Tech

Legacy Sounds Library stores recordings of old technologies

In short: If you’ve ever wanted to remind yourself (or find out, for the younger ones) what a Sony Walkman, Polaroid camera, or 56K modem sounds like, Cities and Memory have launched a website containing recordings from these and other older devices. . The company encourages people to submit entries with detailed field recording guidance.

Sound Project Cities and Memory established website on Monday, where visitors can listen to recordings of things not normally heard these days. These include older technologies such as tape recorders, telephones, computers, video games, and more.

The project aims to evoke nostalgia in users and preserve sounds that are in danger of disappearing as they come from devices that are no longer in use. The site categorizes sounds like cameras, video games, typewriters, and home appliances.

Currently, the largest sections are for cameras, home appliances, home entertainment devices, and kitchen equipment. The camera section includes the Polaroid Joycam and i-Zone instant cameras. It is also equipped with two 35mm cameras, a Bolex film camera and more.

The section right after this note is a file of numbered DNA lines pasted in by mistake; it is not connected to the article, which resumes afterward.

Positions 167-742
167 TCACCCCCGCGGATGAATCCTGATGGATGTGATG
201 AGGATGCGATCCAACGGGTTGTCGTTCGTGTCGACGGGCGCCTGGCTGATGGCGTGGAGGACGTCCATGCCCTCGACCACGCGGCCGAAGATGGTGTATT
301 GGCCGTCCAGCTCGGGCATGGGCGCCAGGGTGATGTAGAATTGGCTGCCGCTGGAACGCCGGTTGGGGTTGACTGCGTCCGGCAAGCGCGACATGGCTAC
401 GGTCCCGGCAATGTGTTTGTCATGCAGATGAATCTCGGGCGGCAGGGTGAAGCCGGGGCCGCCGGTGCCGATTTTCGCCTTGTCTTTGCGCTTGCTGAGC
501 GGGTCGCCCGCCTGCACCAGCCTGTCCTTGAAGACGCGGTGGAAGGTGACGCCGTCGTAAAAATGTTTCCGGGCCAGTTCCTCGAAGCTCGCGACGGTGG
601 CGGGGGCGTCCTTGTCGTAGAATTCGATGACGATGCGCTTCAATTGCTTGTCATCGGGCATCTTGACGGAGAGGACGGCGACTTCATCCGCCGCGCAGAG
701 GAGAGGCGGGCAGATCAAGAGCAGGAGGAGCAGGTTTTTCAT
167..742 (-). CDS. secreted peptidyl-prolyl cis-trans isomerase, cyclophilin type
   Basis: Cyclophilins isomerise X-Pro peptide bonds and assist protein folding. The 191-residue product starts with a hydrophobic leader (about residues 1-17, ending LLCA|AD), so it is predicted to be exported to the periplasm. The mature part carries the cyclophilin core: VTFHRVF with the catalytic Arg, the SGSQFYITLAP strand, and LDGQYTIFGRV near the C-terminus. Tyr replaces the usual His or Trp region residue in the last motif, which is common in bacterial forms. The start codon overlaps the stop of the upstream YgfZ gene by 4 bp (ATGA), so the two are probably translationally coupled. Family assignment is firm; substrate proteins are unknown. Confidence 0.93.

Old VCRs from companies like Sony and Phillips can be found in the Home Entertainment section. You will also find a movie projector, a slide projector and a music box. A special surprise for some visitors may be the GAF View-Master. You can hear gadgets like old fans, sewing machines, hair dryers, razors, and even a Stone Age drill in the home appliances section.

Recordings from simpler objects such as matches, lunch box, scales, and coffee grinders are also available. However, the library includes more than just technology records. It also plays traditional music from countries such as Cambodia, Morocco and Japan. In addition, visitors can hear several sounds of nature, including a melting glacier.

For each sound, visitors can view information about its source and recording process. Some recordings came from another recording group, Save the sound.

Submissions of Cities and Memory recordings require audio files between one and 20 minutes in length in formats such as WAV. The site has an extensive guide with equipment suggestions and ideas.

Cities and Memory has a recording podcast that updates several times a week. The company also encourages users to submit music inspired by their recordings, collecting them into dozens of albums available for free on Group camp.

Image credit: Cities and memory, Save the sound


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